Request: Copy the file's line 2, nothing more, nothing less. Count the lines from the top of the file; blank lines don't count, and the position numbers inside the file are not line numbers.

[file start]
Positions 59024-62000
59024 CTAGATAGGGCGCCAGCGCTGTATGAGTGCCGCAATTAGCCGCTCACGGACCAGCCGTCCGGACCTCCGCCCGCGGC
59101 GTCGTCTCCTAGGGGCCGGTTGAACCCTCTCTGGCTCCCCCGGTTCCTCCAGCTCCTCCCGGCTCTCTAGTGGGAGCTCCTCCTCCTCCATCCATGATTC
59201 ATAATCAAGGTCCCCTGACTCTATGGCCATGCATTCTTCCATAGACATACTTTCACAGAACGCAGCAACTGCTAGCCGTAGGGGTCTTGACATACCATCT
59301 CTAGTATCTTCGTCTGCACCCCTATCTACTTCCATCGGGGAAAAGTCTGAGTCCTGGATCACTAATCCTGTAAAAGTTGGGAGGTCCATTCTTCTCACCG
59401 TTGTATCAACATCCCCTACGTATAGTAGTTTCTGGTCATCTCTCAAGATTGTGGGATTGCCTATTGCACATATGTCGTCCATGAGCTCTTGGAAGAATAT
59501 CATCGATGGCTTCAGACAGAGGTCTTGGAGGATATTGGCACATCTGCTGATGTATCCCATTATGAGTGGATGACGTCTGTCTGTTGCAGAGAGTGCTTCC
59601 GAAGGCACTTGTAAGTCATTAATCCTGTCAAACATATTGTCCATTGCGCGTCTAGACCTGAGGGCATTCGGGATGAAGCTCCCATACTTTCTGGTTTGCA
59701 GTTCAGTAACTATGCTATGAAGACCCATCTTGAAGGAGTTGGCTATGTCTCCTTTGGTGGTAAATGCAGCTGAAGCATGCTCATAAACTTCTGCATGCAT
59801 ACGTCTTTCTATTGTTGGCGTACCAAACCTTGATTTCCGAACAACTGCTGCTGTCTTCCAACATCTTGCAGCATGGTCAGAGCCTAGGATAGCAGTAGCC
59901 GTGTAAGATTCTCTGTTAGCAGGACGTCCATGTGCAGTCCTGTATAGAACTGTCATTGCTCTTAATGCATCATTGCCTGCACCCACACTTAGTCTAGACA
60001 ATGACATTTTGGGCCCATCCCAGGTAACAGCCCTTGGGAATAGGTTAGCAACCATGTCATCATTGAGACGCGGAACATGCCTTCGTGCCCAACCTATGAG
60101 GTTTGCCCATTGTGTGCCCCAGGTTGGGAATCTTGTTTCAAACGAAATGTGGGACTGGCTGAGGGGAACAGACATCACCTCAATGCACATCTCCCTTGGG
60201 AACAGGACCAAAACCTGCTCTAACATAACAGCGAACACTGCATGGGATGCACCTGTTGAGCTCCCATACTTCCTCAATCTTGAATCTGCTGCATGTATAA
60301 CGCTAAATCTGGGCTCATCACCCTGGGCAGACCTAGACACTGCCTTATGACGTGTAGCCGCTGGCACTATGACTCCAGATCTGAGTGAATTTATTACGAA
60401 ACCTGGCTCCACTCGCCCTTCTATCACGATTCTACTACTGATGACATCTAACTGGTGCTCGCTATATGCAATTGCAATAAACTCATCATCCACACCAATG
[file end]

59024 CTAGATAGGGCGCCAGCGCTGTATGAGTGCCGCAATTAGCCGCTCACGGACCAGCCGTCCGGACCTCCGCCCGCGGC